If you’re pregnant or are planning to be, you probably already know that your body will go through a lot of changes when you conceive. What you probably don’t expect is an increase in vaginal discharge and odor.
This can be terrifying, especially when you suddenly leak at all times of the day and notice that strange smells are wafting from your genital area.
It’s important to note that certain odors and discharges are normal during pregnancy. However, depending on their scent, texture, and amount, these can also be signs of health problems that require immediate medical attention.
Normal Vaginal Odor and Discharge
If your vaginal discharge is thin and white and has a mild smell with a milky consistency, you have nothing to worry about. This type of discharge is called leukorrhea, and it’s an normal occurrence among pregnant women.
Leukorrhea is composed of old vaginal cells, healthy bacterial flora that thrives in the vagina, and secretions from the vagina as well as the cervix.
This has always been around even before you were pregnant, but it becomes more noticeable during pregnancy since the body produces more leukorrhea in response to the hormonal fluctuations that pregnancy brings.
The increased blood flow to the vaginal area also contributes to the increased amount of vaginal discharges.
Leukorrhea can be considered as one of your body’s strategies to protect your baby. During pregnancy, there’s always the risk that harmful bacteria can enter the vagina, travel up to the uterus, and cause an infection that can harm the baby.
Vaginal discharges can help flush out these microorganisms and prevent them from reaching the womb and putting the baby at risk.
These discharges increase in amount as the pregnancy progresses. During the last week of your pregnancy, you might notice that your discharges include thick streaks of mucus and even blood. This is normal since it’s a sign that your body is preparing for birth.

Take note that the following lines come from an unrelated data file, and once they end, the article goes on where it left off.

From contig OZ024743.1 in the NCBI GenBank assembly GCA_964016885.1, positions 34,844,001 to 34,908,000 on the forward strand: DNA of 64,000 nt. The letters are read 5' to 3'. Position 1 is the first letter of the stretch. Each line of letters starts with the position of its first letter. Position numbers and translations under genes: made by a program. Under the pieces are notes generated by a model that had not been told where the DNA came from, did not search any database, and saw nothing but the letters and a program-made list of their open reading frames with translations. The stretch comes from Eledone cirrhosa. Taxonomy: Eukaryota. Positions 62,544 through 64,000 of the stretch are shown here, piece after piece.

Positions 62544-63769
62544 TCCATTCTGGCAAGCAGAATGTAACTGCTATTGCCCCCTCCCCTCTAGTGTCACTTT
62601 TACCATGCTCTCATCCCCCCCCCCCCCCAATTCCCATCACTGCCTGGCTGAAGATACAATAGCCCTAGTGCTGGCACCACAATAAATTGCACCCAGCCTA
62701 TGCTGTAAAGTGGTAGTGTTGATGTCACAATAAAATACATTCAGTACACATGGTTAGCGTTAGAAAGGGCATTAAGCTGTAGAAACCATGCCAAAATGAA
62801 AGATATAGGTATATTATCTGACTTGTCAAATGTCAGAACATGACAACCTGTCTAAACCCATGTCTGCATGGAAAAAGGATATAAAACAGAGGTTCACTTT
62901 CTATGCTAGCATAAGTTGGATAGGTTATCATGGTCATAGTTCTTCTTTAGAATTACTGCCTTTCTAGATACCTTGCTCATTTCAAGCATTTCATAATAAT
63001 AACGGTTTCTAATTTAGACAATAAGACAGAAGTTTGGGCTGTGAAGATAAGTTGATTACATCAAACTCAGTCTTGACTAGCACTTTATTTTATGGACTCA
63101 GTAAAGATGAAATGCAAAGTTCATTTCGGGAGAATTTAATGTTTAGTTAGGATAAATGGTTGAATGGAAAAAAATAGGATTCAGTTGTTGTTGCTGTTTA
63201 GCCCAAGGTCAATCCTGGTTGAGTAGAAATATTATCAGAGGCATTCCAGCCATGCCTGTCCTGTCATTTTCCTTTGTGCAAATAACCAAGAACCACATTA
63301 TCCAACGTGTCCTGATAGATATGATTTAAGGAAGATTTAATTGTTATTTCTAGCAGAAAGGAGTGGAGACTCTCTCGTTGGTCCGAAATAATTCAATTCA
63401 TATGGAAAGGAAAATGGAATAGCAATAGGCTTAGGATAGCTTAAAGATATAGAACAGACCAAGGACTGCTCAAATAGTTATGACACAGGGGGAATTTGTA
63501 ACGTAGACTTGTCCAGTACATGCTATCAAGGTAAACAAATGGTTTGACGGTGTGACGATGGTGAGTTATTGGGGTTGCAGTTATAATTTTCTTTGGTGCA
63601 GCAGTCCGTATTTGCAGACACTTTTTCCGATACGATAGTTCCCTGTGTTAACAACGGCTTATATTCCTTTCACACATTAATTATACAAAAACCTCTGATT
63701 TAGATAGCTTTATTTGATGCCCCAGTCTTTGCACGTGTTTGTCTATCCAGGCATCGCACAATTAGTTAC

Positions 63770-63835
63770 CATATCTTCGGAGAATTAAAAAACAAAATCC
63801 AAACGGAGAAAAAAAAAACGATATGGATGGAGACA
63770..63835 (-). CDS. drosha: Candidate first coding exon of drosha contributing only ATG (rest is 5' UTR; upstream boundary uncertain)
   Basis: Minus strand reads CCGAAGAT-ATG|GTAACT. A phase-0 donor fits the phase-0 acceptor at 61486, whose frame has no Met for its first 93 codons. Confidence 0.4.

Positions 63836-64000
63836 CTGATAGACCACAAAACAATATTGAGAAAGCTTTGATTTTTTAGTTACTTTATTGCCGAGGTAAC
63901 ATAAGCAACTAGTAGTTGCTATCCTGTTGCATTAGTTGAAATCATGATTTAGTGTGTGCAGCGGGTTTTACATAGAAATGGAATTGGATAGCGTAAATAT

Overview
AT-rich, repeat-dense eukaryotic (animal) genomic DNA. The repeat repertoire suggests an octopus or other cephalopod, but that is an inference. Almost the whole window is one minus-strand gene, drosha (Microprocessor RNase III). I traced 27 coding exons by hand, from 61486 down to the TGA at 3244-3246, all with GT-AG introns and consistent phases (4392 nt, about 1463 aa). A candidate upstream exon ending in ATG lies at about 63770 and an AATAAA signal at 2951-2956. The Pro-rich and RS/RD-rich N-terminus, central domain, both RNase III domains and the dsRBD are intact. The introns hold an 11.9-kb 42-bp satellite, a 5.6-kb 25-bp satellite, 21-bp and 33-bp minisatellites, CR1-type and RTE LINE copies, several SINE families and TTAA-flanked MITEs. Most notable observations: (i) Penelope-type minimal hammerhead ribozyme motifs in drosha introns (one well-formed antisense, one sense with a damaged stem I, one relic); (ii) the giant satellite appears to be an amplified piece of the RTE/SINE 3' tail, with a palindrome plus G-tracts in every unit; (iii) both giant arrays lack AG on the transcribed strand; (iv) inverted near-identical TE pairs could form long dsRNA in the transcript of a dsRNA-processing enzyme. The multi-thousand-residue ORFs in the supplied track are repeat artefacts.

The mucus and blood that you’ll notice among your discharges in the last week of pregnancy is part of the mucus plug. The plug is formed in your cervix during the first few weeks of pregnancy as a way to create a barrier between your baby and the outside world.
As you near labor, the cervix relaxes and becomes thinner, and it lets go of the mucus plug, which can either mix with leukorrhea or is expelled in one big blob.
When to Call Your Doctor
Having leukorrhea is normal, but you shouldn’t be complacent. If you experience a lot of vaginal discharge, you might not be able to determine if it’s simply leukorrhea or if you’re already leaking amniotic fluid (which is a sign of preterm labor). If you’re not certain, it’s best to call your midwife or doctor.
As mentioned above, leukorrhea is thin, white, and milky and has a mild, non-offensive smell. If your discharges don’t match this description, or if they used to but have changed in the recent days, you’ll need to contact your health provider right away.
Here are some of the changes you should watch out for:
Your discharges match the description of leukorrhea, but they’re accompanied by vaginal itching and burning, painful urination, and painful intercourse. These are the signs of a yeast infection.
If you have an untreated yeast infection and your baby is born through vaginal delivery, he can be at risk of developing oral thrush. Thankfully, yeast infections can be easily treated with topical or oral antifungal medication.
Your discharges are white or gray and have a thin consistency, and they have a foul odor that becomes worse after you have sex. These can indicate that you have bacterial vaginosis, which is dangerous since it can lead to preterm labor and cause your baby to have low birth weight.
If you’re diagnosed with bacterial vaginosis, your doctor will most likely prescribe oral antibiotics like metronidazole.
Your discharges are yellow or green with a frothy consistency and a foul odor, which may or may not be accompanied with vaginal itching, redness, and irritation as well as painful urination and intercourse.
These are signs that you might have trichomoniasis or any other sexually transmitted infection. If you do have an STI, you’ll need to receive treatment ASAP to prevent the virus or bacteria from harming the baby.
Managing Vaginal Odor and Discharge
If your doctor determines that you have a vaginal infection or an STI, you’ll need to follow the prescribed treatment regimen down to the last letter. This way, your infection will clear up right away, and you’ll ensure that your baby will stay healthy throughout the rest of your pregnancy.
Whether you have plain leukorrhea or infection-induced discharges, you can take the following steps to minimize your discomfort:
- Wear cotton underwear that has a comfortable fit and allow air to circulate.
- Avoid underwear and clothes that are too tight.
- Wear panty liners, which will help absorb the discharges and help you stay fresh.
- Stay away from scented pads, soaps, and toilet paper, bubble baths, feminine hygiene sprays, and vaginal douching products. They can further irritate your vagina and even contribute to infections.
Vaginal discharges with mild odor are normal during pregnancy. But, if you notice any changes in its amount, smell, color, and consistency, it’s best to contact your midwife or doctor right away.